I started using TM1 when it was about a year old, but I had to give up on mouse based editors because of the shoulder pain of always reaching for the mouse. I tried using the meta key combinations as a substitute, but after a year of that my hands really hurt.

Several programmers, told me that they had switched to Vim because of similar reasons and that they had much less pain. With Vim, or ST2/Vintage, I can code all day without problems.

Even though I like Vim, I still feel like it has a lot of flaws and there are times when a mouse is just plain superior no matter how well  you know the magic Vim key combinations. When I tried ST2 with the Vintage plugin, it became clear how much better a hybrid editor could be.

Some people feel strongly that modes are very un-mac, which I have to agree with. However, even Apple releases modal software that breaks their UI guidelines, because sometimes modes lead to greater productivity. For instance, Final Cut Pro X is filled with no-meta-key key commands (http://www.premiumbeat.com/blog/the-big-cheat-sheet-of-final-cut-pro-x-shortcuts/). 

I certainly wouldn't want to turn TM2 into Vim, but I believe that there are good reasons to optionally offer some key Vim functionality within TM2.

I am very productive with ST2/Vintage now days, however I believe in choice and I would like to see 2 very good editors both providing a Vim like option. Also, I have an affection for TextMate since it provided me with years of enjoyable use. Finally, with TM2 being open sourced, I feel that it will be around  in 20 years, so that any work I put into it will still benefit me later.

Hans Stimer
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On Saturday, August 11, 2012 at 10:27 AM, Elia Schito wrote:

I think TextMate is wonderful also because it's so integrated with its platform (OSX).
OSX relies on "meta" keys to perform tasks and on "letter" keys to input text, which in my opinion is a better paradigm. If you reconsider vim style from this point of view they're very similar: you hold some non-text key instead of hitting ESC+:.

Also most of TM shortcuts work across the whole system (I always hated when after using vim you start typing random letters in the textfields of all you're other programs).

So I think integrating vim paradigm is a bad idea, though as a plugin seems more harmless.
Remember that, besides vim and macvim you have sublime text vintage mode which probably does everything you're asking for. That said I strongly recommend you to stay on TM and maybe go deeper in bundles stuff (after years using it they still make me smile).


PS. I know to be a bit biased against vim, please forgive me if I've been rough  :)

☁ @elia (twitter) ✎ elia@schito.me (gtalk)
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On Sat, Aug 11, 2012 at 7:16 PM, Hans Stimer <hans.stimer@gmail.com> wrote:
I'm looking for advice on the best way to hack minimal Vim support into TM2. I'm not looking to support all of Vim, but just a subset of what might be referred to as Vim normal mode.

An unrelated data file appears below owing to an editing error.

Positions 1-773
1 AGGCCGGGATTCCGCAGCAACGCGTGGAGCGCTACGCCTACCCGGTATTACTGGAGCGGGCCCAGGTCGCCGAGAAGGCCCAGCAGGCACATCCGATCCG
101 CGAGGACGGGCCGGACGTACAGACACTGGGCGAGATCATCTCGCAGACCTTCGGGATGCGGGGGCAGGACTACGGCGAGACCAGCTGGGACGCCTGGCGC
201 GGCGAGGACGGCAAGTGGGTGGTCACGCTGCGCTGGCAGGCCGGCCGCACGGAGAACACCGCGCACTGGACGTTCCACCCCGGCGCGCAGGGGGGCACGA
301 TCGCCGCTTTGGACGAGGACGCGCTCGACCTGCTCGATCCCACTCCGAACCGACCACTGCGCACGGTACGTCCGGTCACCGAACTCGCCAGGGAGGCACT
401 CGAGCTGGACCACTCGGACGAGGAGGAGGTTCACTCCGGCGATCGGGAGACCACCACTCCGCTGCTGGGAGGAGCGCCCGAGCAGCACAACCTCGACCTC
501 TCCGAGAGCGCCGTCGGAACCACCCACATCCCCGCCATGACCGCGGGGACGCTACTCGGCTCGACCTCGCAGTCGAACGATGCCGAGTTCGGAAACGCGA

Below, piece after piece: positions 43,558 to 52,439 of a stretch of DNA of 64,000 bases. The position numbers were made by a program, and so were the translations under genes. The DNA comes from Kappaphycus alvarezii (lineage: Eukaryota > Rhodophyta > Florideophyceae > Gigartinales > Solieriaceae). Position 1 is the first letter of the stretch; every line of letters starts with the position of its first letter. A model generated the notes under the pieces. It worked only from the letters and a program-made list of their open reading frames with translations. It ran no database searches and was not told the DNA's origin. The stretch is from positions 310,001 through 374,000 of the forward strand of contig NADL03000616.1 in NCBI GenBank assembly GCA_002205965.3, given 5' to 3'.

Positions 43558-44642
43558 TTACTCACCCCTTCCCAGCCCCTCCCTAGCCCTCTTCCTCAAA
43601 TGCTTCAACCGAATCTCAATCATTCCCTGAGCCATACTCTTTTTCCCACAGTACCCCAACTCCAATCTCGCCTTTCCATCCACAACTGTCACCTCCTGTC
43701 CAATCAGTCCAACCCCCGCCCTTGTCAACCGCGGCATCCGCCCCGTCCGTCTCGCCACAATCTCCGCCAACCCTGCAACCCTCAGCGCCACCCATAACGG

Desired behavior
Until Vim mode is activated, TM2 should behave as normal. Once activated, all the <meta>*-<key> combinations will continue to work as normal TM2 commands, but non-meta key combinations will be interpreted as Vim commands. 

Entering Vim normal mode
Traditionally, Vim normal mode is entered via hitting the escape key.  Since most people won't want Vim behavior, there needs to be a toggle that enables Vim so that the escape key will work. This prevents existing TM2 escape behavior changing for those who don't want the optional Vim behavior.

Additionally, it is not uncommon for Vim users to remap the Vim normal mode entry trigger to something like "jj". This should be supported so that users can have the escape key retain it's traditional TM2 use.

Vim normal mode
I would like to support the full range of Vim commands for motion, deleting, and changing of text short of entering command mode i.e. ":<command>"

Vim command mode
No support, but maybe a subset later.

Vim search mode
I don't think this needs support, however it would be handy for '/' to map to opening the find dialog.

I've spent a little time trying to figure out how to modify TM2 for Vim support and I'm not sure which direction I should go.

1) Hard code it right into TM2. It looks like I could start with OakTextView:keydown and branch off to a Vim interpreter if Vim is enabled. I think this is probably the easiest and most flexible approach. 

2) Create a TM2 plugin/bundle that does most of the work, and modify TM2 just enough to provide the support that such a plugin/bundle would need. This approach worries, me because I'm not sure how much modification TM2 would need to expose all the required interface to the plugin system. Do TM2 plugins work the same as TM1 plugins? Is the TM2 plugin API in flux?


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